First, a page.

Honduras recognises Taiwan as the Republic of China.
Australia and Honduras both participate in the Forum for East Asia-Latin America Cooperation (FEALAC). Australia is an observer of SICA.
In 2001, the Australian Government established the Council on Australia-Latin America Relations (COALAR) which aims to enhance commercial, political and cultural relations between Australia and Latin America. Since its inception, COALAR has been active in promoting business, education, tourism and cultural links between Australia and Latin America. For updates on COALAR activities and information on the annual grants program, follow COALAR on Facebook.
People to people links
Around 2300 Australians visit Honduras annually.
Hondurans are eligible to apply for Australia’s Endeavour Awards Scholarships and Fellowships. The program opens annually in April and closes in June.
Since 2010, Honduras has been eligible to receive Australia Award Fellowships but none have been granted to date.
From 2010 to 2014, Australia provided $100 million in official development assistance to Latin America, including 250 Australia Awards scholarships. Honduras received 17 Australia Awards Scholarships. The regional program has now closed, though some activities that have already been funded will continue until 2018.
The Australian Embassy in Mexico City manages a Direct Aid Program (DAP), which can provide financial support to a broad range of projects in Honduras. In 2016-2017, DAP is funding one project in Honduras, focused on increasing women’s participation in politics. The project is run by the Inter-American Institute of Human Rights based in Costa Rica and it is also currently implemented in Guatemala.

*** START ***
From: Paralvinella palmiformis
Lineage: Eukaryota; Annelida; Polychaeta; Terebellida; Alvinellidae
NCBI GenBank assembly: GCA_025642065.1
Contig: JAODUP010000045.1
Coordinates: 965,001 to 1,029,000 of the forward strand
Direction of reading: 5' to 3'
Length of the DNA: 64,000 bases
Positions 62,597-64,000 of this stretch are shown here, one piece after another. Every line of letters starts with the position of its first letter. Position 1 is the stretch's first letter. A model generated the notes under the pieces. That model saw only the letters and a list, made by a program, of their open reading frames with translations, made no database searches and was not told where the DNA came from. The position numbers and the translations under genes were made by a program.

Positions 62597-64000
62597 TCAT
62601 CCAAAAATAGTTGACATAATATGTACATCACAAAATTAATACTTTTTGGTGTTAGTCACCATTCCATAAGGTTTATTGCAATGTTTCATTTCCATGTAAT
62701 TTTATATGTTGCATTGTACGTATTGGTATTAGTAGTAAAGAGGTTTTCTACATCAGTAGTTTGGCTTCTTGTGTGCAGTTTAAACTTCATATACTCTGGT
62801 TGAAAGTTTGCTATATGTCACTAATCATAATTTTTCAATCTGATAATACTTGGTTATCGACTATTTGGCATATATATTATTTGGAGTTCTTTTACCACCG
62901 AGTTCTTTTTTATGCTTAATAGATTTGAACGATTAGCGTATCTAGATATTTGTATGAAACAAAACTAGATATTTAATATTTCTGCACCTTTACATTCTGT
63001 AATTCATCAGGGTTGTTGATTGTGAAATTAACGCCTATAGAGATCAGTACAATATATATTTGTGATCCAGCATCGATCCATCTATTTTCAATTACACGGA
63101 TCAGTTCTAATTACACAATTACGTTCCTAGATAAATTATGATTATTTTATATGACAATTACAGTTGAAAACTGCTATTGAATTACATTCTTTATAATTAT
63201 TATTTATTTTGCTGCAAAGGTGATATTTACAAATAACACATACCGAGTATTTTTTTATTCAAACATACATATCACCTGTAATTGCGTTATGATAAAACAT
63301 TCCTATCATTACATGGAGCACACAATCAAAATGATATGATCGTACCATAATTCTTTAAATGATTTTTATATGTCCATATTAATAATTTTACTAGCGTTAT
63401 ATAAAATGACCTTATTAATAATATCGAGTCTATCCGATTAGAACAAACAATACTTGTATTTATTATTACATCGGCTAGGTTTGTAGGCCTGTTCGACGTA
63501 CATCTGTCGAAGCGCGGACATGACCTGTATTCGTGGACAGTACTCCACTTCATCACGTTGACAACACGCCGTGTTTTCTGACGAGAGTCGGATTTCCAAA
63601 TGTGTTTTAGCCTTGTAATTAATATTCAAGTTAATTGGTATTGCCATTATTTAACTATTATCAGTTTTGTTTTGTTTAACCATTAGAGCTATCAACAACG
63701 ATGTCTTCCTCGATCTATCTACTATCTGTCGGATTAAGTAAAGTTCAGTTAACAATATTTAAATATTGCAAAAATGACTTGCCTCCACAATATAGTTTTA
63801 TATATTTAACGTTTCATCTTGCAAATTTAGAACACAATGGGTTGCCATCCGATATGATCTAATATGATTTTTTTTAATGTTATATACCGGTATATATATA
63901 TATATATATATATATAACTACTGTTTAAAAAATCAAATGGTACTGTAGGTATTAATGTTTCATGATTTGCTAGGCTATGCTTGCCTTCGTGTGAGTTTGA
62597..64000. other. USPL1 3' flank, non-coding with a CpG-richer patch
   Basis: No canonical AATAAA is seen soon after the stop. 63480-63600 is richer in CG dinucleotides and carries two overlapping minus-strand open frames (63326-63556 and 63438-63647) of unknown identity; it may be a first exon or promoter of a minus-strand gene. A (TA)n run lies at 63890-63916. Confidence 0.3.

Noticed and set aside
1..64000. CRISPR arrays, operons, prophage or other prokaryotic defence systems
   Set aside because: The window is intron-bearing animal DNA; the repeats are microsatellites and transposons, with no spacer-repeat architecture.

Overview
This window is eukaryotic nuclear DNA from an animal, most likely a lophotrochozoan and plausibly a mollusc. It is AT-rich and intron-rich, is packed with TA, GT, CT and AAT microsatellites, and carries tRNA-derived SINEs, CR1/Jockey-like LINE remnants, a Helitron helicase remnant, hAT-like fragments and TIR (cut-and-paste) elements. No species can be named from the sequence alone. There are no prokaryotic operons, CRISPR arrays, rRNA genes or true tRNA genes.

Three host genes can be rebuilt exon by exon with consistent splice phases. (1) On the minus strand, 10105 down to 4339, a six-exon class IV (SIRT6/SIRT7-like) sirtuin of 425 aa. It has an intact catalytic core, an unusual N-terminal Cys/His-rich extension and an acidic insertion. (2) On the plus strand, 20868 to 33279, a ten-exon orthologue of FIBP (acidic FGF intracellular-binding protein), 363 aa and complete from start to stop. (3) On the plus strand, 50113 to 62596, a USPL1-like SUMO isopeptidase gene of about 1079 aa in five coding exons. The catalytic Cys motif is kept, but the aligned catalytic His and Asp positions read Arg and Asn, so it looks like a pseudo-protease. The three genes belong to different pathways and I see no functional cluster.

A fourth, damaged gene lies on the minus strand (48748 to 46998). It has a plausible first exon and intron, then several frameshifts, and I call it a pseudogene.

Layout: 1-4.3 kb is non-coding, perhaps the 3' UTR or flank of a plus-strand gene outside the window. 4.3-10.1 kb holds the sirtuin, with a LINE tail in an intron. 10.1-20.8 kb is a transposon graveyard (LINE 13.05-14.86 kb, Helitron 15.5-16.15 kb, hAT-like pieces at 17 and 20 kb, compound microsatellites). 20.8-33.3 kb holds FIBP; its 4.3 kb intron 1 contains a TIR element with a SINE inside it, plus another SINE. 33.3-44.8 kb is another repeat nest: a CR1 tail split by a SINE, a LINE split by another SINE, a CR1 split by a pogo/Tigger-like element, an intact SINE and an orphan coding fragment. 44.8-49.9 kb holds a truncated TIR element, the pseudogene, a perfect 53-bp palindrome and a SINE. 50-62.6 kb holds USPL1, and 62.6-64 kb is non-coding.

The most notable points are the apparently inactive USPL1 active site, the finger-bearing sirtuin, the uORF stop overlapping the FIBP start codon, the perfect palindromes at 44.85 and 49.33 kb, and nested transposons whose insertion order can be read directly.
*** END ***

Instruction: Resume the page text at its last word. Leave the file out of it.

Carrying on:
For latest economic data refer to Honduras [PDF 31 KB]
Economic and trade policy directions
Honduras, the second poorest country in Central America, suffers from unequal distribution of income, as well as high underemployment. While historically dependent on the export of bananas and coffee, Honduras has diversified its export base to include apparel and automobile wire harnessing.
Following a meeting on 22 May 2017 in Tegucigalpa, the Honduran capital, between the Guatemalan president, Jimmy Morales, and the Honduran president, Juan Orlando Hernández, a customs union between the two countries started to be implemented in June 2017. Honduras hopes El Salvador will join the Customs Union.
In January a free-trade agreement came into effect between Honduras and Peru, designed to boost bilateral trade from its currently low level of less than US$100m. There are also hopes of increased trade with Taiwan.
Honduras, collectively with Central America and the Dominican Republic, has FTAs with the United States (since 2009) and the European Union (since 2012).
Honduras’ economy is expected to continue to grow around 3.5 per cent in coming years. Inflation is expected to remain relatively stable.
Trade and Investment
Economic and trade relationship
In 2016, Australia’s trade with Honduras was around $29 million, mostly imports of coffee ($14.6 million) and clothing ($8.6 million). Three Australian companies currently operate in Honduras.
Despite the modest nature of two-way trade, Australian companies are taking advantage of niche opportunities to provide professional services throughout the region. The Australian Government, through our post in Mexico City and our Austrade representation there, helps raise the profile of Australian companies and ensures that Australian businesses and exporters are well positioned to make the most of emerging opportunities. Australia’s Honorary Consul in Tegucigalpa also assists the Australian Embassy in Mexico to identify commercial opportunities in Honduras.
High level visits
February 2017: Special Envoy for Human Rights, the Hon Philip Ruddock MP, visited Honduras.
August 1985: Honduran Foreign Minister Dr Edgardo Paz Barnica visited Australia.
September 1984: Foreign Minister Bill Hayden visited Honduras.
Last Updated: July 2017